Jacob Allen sits at a gleaming grand piano, his hands poised above the keyboard.

“What do you feel more comfortable with, the boogie or waltz?” asks his piano teacher, Vera Dumova.

“Boogie,” says Jacob, 20, without hesitating.

“Let’s go,” Dumova says.

Jacob begins to play, his long fingers moving swiftly up and down the keyboard.

Since he can’t read music, he plays by memory – using his sense of touch to measure the distance between the piano keys.

Jacob has bilateral anophthalmia. He was born without eyes.

His mother, Jane, a teacher in Old Orchard Beach, remembers the moment she realized something was wrong with her newborn baby.

“When they (the nurses) go to put the silver nitrate in his eyes,” she says, “they couldn’t open them.”

“We didn’t realize the impact that blindness would have,” she says, wiping away tears. “You knew it was going to be different, but you didn’t know how.”

Jane and her husband, John, weren’t sure if Jacob’s disability would affect his ability to learn and communicate. That was a big worry.

But on his first birthday, Jacob gave them a gift.

“He sat at the bottom of those stairs,” Jane says, pointing to a short staircase in the family’s home, “and we sang, ‘If you’re happy and you know it clap your hands,’ and he did it all by himself.”

That’s when the Allens knew that, despite the challenges, Jacob would be OK.

That’s when they decided to do all they could to give him a life without limits.

“We did things as a family,” his mother says. “We camped, and we went on vacation – we did everything. There’s nothing we didn’t do because Jacob couldn’t see.”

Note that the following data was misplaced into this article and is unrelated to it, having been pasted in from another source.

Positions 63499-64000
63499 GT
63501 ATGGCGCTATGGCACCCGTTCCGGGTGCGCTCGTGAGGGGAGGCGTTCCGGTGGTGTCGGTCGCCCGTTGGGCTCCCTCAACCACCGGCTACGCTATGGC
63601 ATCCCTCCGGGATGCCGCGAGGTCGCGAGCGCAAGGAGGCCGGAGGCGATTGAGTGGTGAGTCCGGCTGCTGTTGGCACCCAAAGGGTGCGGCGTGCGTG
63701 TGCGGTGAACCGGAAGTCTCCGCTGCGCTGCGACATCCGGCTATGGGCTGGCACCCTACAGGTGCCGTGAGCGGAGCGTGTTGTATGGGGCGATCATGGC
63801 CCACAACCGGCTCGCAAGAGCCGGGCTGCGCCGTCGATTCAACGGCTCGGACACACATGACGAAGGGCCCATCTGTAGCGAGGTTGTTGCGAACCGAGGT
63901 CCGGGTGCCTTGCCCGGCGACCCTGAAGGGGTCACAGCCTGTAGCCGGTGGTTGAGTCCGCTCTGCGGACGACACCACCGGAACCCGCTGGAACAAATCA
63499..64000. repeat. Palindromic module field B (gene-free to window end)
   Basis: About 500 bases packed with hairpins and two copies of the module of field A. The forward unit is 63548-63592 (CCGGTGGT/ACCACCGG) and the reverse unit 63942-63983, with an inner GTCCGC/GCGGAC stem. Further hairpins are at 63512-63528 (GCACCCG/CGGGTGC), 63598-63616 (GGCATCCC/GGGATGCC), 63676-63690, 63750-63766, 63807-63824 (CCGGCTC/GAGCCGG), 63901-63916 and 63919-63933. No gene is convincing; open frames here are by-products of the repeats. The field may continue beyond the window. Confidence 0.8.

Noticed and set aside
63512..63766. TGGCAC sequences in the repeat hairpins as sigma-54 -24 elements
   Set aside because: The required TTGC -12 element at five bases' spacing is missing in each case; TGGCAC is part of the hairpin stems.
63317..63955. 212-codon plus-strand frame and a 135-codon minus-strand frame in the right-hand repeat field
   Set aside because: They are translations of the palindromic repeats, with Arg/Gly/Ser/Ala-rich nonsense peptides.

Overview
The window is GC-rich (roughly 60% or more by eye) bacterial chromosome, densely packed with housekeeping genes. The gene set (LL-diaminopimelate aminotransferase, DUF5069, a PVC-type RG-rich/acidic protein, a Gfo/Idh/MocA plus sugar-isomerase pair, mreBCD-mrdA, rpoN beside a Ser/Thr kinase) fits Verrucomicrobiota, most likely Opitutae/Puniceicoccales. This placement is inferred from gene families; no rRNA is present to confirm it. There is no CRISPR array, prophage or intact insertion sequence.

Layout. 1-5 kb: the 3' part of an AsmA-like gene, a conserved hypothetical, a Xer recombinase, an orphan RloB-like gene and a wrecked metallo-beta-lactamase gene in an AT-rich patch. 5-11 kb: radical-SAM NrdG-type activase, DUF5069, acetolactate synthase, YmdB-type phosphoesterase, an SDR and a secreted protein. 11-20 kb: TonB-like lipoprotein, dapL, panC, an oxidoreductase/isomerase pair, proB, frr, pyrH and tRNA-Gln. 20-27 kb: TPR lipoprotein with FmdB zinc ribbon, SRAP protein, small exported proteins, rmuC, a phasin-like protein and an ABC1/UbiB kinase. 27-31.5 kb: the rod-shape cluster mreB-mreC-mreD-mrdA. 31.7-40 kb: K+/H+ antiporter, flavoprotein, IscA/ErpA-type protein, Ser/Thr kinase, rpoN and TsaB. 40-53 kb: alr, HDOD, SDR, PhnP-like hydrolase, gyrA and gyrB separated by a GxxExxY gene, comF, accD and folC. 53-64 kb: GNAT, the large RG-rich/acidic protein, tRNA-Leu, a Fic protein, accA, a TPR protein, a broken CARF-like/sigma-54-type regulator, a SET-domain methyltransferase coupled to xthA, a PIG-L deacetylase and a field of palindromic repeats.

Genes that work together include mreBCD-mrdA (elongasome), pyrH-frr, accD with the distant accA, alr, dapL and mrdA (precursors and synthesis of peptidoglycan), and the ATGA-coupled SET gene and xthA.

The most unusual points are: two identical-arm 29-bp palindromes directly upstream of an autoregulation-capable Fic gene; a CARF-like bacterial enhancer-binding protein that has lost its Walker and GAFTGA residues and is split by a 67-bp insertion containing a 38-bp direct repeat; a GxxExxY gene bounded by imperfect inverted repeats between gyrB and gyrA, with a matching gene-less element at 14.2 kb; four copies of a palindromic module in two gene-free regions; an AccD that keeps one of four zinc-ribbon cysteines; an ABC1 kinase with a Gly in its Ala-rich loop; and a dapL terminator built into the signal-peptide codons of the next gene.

It helped that Jacob greeted just about every day with a milewide smile. He still does.

“He’s a happy, happy guy, for sure,” Jane says. “He’s brought us a lot of joy.”

Jacob attended high school in Old Orchard Beach and then, two years ago, enrolled at the Perkins School for the Blind in Watertown, Massachusetts, to focus on developing skills for “real life.” There, he’s known for his quirky sense of humor.

“Blind guy coming through!” he shouts as he steps quickly down the stairs in his dorm, Keller Sullivan cottage.

Outside, swinging his white cane back and forth over the sidewalk, Jacob makes his way across campus to his piano lesson.

“We’re cruising at an altitude of 5,000 feet,” he announces to anyone listening. “We should be landing in just a few minutes.”

Jacob’s philosophy is simple: Take life a day at a time, and enjoy it.

“I get up every day, and I say, ‘You know what? Whatever happens, happens,’ ” he says.

That positive attitude has shaped his life. And his education at Perkins has provided the crucial finishing touches. There, it’s all about independence.

“These students are people with potential,” says case manager and transition coordinator Denise Fitzgerald, a 26-year veteran of the school. “But if we treat them like they have none, they won’t have any.”

In the bright, open kitchen of his dorm, Jacob takes a plate of chicken nuggets out of a microwave.

“Hot stuff coming through,” he says, waving a tray in the air.

Home and personal management teacher Susan Lind-Sinanian watches as Jacob makes his way across the room, but she doesn’t reach out to help.

Neither does budgeting coach Steve Fox when – later in the day – he suggests Jacob practice using the ATM in the student lounge.

“You can find the machine, right?” Fox says.

“I’m not sure,” Jacob replies.

“Give it a shot,” Fox says.

Denise Fitzgerald says there’s no coddling at Perkins because there’s no coddling in the real world. And the real world is right around the corner.

On June 13, Jacob Allen and 18 other students graduated from Perkins – to cheers and applause, hugs and tears.

“I feel kind of sad but happy, too,” Jacob says, standing in his bright blue cap and gown, surrounded by family, friends and his former teachers and principal from Old Orchard. “Sad because I’m going to leave this perfect place.”

Happy because he’s full of plans for the future.

“My dream?” he says, “I hope to have a wife and kids. Hope to do what my mom and dad did.”

Perkins staff members have visited Maine a number of times to make sure the resources are in place for Jacob’s transition back home. For now, he’ll live with his parents.

But someday he’ll have his own place. His own, independent life.

“I kind of want to do a massage therapy business. … My aunt’s a massage therapist.”

The thought of all he hopes to accomplish in that wide-open world is enough to bring yet another smile to his face.

“It feels really awesome,” he says.